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Study Notes:

Acts 17:16-34

Jesus Among Other Gods

Summary: Paul enters a city full of ideas and tells them the God they haven’t discovered yet is Creator, Judge, and Savior.

As we continue our study in the book of Acts we find the apostle Paul on his second missionary journey, stopping in different Greek cities to tell people the good news of who Jesus was, what He had done, and why that was important.  This morning we find him in Athens, the center of Greek culture and thought. 

As Paul walks through the famous ancient city, he would have seen temples for Nike, the Greek god of victory, Artemis, Athena, Poseidon and many more.  In fact, there was even a statue of Athena arguing with Poseidon. And if you went up to the Acropolis and entered the famous Parthenon you would find yet another large statue of just Athena carved out of gold and ivory.

She was kind of a big deal in Athens, after all, the city was named for her, and that’s actually what she and Poseidon were arguing about. 

There was also a gold and ivory statue of Zeus, contained in a temple 90’ tall with more than 100 Corinthian columns carved out of marble, each over 5 feet in diameter.

In other words, Athens was full of beautiful works of art and architecture and many of them were very spiritual in nature: statues, altars, and temples. 

But Athens was also a prominent center of culture and ideas. For many years, Athens had been the home of philosophers like Socrates, Plato, and Aristotle, along with Epicurus the founder of the Epicureans, and Zeno, the founder of Stoicism.

At this point in history Rome was the center of military and political power and Corinth was the economic hub of the region, but young people from elite families still visited Athens to learn from its academics and orators.

And yet, the city had an unsettling effect on Paul who was in town waiting to meet up with friends.  Read with me:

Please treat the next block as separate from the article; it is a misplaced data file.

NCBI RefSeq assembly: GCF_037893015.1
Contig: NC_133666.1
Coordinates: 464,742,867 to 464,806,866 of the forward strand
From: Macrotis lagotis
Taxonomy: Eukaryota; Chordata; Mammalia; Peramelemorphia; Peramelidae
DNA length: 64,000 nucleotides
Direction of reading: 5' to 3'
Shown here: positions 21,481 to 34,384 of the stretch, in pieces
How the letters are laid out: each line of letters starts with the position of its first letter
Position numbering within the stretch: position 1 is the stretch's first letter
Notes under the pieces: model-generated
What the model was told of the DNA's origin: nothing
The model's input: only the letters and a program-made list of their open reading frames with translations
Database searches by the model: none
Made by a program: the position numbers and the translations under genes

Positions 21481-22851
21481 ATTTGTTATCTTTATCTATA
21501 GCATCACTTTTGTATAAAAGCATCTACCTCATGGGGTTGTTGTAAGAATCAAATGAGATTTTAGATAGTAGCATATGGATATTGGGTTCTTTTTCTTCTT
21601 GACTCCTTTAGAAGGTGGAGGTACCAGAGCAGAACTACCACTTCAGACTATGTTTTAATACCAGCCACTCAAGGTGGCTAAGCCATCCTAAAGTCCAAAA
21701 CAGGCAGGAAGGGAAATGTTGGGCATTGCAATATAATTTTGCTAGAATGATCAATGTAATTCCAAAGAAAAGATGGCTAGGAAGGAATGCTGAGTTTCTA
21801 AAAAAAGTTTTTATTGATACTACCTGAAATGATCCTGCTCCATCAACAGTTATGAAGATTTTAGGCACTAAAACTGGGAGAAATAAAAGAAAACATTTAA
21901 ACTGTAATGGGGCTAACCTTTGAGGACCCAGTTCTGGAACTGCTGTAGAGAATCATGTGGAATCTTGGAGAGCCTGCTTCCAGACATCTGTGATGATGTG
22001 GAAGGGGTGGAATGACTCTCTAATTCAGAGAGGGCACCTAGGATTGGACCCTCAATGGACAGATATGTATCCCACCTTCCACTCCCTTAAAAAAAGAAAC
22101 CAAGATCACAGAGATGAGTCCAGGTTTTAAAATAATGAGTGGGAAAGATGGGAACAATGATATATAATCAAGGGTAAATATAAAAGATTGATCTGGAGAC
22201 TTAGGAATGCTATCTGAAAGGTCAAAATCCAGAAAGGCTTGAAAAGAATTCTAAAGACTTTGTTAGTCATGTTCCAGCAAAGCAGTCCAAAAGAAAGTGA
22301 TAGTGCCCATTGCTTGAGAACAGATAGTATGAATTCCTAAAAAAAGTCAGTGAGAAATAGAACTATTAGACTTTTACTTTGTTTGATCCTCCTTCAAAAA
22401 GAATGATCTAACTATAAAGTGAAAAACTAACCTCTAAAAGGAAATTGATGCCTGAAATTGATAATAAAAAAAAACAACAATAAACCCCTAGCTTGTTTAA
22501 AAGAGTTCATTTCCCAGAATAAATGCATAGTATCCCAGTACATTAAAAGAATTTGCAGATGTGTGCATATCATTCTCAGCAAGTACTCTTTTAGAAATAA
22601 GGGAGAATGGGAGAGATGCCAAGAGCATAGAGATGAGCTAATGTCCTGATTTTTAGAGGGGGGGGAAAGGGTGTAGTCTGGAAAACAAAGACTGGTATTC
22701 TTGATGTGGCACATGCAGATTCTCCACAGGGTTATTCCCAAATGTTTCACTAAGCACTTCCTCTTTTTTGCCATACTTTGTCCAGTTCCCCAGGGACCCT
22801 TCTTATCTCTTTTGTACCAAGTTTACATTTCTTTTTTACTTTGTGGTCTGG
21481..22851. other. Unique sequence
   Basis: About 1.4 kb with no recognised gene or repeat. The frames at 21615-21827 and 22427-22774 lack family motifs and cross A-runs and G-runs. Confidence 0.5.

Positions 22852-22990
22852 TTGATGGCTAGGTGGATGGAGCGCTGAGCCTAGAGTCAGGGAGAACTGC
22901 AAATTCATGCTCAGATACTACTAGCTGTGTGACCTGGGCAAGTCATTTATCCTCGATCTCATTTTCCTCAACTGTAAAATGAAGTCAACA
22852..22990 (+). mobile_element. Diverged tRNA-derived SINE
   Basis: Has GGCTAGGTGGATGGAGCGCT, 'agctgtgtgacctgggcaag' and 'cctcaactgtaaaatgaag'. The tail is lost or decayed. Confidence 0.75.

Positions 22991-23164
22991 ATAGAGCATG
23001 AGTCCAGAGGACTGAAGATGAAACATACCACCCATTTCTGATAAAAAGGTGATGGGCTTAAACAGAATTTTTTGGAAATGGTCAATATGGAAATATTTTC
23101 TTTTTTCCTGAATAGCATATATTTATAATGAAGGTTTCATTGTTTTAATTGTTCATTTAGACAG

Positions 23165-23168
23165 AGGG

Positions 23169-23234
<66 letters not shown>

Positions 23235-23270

Acts 17:16 Now while Paul waited for them at Athens, his spirit was provoked within him when he saw that the city was given over to idols. 17 Therefore he reasoned in the synagogue with the Jews and with the Gentile worshipers, and in the marketplace daily with those who happened to be there.

The city was troubling, distressing to Paul.  Your Bible may say He was provoked or irritated, but it’s in the sense of grief, not anger. 

He’s sad because a city with so much education, awareness, and enlightenment has missed something so important. You could see the evidence of time, talent, and resources spent in the pursuit of ‘gods’ and yet it was all missing the target – they did not know the one, true, living God who made the world and everything in it and sent His Son to save it. 

Paul’s emotional reaction to the city of Athens reminds us of Jesus who wept over Jerusalem, another city so caught up in its own ideas that it missed and rejected what God was doing.  During one visit Jesus cried out publicly:

Luke 13:34 “O Jerusalem, Jerusalem, the one who kills the prophets and stones those who are sent to her! How often I wanted to gather your children together, as a hen gathers her [chicks] under her wings, but you were not willing!

Later, during His final visit to the city, we read that:

Luke 19:41 […] as He drew near, He saw the city and wept over it, 42 saying, “If you had known, even you, especially in this your day, the things that make for your peace!

But they had not, and did not, recognize who He was or what was happening. They misunderstood and rejected the Kingdom of God that was offered to them in that moment and so, Jesus wept.

It makes me wonder: what does God think of our city? 

And, it makes me ask: do I see it the same way He does? 

When I look at our city, or any city for that matter, am I wowed by it, or worried for it? 

It’s not the way we usually think, but it’s a helpful perspective and it makes us ask: am I being affected by this place or having an effect on it? 

May God help us see the idols this city worships, even though it doesn’t call them idols, even though it’s not full of temples, may God help us see the things in this city that call us away from Him.

And may God give us His heart for this place and these people, may He help us see with His eyes and may He transform our hearts.  May He use us, like He used Paul to be salt and light, to be ambassadors of an eternal kingdom, who will do this city good because we serve a good God, may we believe that we are people who have something to give to this city instead of people who need something from it.